Fear and Frivolity
Children's author Roald Dahl had a knack for writing stories that were both funny and frightening, a quality perfectly realized in Marquette University's production of Dahl's BFG, which ran last weekend only at the Weasler Auditorium.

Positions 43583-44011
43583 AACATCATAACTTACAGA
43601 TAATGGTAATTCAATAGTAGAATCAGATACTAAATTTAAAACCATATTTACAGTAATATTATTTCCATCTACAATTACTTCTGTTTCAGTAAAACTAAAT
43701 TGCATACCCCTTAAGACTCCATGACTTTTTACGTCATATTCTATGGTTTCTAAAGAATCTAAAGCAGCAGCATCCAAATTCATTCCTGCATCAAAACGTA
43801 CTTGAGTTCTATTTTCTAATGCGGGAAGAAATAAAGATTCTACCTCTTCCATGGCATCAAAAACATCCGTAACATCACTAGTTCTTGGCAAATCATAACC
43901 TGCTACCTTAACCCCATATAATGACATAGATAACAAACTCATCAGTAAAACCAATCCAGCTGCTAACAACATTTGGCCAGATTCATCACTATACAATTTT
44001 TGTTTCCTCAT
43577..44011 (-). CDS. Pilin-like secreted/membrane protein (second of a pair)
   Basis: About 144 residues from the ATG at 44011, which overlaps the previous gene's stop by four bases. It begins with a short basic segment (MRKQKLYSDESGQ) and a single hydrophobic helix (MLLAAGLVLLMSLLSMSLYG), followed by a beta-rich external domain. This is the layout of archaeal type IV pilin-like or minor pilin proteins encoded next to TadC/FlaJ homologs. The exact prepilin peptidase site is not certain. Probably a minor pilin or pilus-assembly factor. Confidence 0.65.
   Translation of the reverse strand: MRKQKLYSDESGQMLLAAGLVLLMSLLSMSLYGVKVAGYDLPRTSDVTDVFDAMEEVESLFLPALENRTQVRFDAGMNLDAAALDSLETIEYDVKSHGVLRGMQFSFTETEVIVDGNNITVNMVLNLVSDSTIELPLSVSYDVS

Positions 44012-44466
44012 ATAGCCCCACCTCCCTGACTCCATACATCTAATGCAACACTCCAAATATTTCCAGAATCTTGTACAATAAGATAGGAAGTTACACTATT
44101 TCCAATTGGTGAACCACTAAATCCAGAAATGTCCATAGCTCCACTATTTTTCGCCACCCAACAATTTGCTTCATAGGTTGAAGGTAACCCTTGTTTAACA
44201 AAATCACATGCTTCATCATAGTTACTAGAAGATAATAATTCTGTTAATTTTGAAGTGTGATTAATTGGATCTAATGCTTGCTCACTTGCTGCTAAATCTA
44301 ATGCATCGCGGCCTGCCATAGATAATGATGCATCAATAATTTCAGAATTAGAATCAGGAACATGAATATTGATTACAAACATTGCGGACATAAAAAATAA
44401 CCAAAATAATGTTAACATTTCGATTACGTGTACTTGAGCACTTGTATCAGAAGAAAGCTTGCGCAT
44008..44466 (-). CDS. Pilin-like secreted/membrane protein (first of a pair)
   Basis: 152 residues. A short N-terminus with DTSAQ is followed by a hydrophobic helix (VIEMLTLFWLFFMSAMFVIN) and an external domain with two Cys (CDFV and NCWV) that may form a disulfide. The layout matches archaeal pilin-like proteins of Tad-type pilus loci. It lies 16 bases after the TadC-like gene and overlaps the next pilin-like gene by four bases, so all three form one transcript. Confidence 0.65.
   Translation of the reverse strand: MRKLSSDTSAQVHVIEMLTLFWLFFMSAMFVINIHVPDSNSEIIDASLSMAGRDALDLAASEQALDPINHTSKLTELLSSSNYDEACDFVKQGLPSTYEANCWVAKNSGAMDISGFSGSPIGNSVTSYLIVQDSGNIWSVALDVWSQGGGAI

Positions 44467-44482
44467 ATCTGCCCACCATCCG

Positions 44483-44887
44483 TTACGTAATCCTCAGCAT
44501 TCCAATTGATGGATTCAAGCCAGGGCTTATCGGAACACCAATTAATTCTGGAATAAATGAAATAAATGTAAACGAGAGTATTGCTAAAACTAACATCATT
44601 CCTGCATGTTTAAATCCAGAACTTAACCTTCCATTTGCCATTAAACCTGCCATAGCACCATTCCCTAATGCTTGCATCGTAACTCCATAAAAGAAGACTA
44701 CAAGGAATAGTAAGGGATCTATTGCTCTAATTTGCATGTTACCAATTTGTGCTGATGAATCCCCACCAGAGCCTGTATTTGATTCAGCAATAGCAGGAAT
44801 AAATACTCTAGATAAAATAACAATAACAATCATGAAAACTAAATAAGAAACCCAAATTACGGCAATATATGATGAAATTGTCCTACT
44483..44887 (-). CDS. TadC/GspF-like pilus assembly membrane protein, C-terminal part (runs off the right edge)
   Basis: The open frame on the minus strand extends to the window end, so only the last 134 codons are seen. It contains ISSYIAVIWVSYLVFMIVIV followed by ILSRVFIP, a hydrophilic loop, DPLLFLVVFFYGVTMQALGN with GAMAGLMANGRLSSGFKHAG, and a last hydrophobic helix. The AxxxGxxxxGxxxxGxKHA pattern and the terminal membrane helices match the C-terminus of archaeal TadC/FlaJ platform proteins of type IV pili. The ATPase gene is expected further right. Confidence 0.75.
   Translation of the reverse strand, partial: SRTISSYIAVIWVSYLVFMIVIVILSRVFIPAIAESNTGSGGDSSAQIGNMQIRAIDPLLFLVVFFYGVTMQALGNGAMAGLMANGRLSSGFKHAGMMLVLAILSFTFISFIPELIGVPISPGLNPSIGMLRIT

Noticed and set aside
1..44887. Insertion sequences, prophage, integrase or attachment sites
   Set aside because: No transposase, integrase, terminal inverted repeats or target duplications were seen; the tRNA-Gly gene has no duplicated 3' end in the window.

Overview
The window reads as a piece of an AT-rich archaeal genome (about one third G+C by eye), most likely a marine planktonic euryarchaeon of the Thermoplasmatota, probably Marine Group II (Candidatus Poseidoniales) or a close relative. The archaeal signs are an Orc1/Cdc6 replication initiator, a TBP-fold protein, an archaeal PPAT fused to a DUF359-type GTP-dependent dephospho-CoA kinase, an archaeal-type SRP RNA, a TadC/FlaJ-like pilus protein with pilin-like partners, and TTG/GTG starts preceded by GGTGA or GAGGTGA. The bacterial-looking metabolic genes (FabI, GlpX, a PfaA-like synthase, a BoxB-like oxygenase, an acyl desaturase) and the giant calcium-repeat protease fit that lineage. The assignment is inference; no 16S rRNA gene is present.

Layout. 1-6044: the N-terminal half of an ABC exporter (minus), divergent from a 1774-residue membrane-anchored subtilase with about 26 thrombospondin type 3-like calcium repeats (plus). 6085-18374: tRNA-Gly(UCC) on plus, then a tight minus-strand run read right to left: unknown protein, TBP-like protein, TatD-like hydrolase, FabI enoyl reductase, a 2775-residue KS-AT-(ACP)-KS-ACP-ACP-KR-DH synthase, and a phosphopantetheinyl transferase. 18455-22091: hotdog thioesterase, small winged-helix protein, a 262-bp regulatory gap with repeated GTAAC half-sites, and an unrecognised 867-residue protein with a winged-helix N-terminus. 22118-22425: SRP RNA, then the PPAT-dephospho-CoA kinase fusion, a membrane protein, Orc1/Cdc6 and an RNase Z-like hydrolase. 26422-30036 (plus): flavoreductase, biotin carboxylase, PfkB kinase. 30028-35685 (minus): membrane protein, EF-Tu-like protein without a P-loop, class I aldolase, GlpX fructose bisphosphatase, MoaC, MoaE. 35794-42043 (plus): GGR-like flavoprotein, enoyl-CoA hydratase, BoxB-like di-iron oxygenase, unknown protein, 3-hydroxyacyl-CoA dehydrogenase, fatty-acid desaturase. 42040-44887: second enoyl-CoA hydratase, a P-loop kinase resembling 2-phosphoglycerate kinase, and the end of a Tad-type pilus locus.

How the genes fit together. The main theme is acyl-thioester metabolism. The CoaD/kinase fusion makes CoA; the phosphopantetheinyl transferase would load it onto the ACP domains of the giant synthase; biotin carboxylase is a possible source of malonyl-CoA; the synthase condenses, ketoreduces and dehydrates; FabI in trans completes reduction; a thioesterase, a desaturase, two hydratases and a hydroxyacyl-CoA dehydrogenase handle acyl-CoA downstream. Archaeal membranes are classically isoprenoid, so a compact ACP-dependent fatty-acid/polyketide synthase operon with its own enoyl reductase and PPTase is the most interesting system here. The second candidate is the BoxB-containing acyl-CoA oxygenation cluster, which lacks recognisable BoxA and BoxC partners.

The protagonists are the orphaned Sophie (Alexandra Bonesho) and the Big Friendly Giant (Mohammed Elbsat) who introduces her to the grim and savage world of the giants. As the giants embark on a feeding frenzy in England and Sweden (drawn by the population's "Swede'n'sour" taste) Sophie encounters a brutal life form running parallel and sometimes painfully converging with the innocent world of slumbering infants.As grisly as it sounds, the tale is also full of humor and heroism amply relayed by the talented cast. The BFG entertains the Queen of England (Sarah Kover) with a symphony of farts; Mohammed Elbsat does a good job relaying the BFG's idiosyncratic diction. The only extraneous element was the framing of the story as a play staged by a young girl and her friends. However, the reason for this embellishment became clear as the play progressed. The main problem attending any BFG production is how to give form to its 24-foot protagonist. This was solved here by using dolls as stand-ins for the humans whenever the giants were on stage, adding at times an uncanny aura and at others a dose of slapstick humor. Many scenes are lit with lurid light and stylized movements that lend them the hue of Eastern European puppet animation. These scenes were interchanged with moments of humor and magic, a compelling blend that was Dahl's trademark.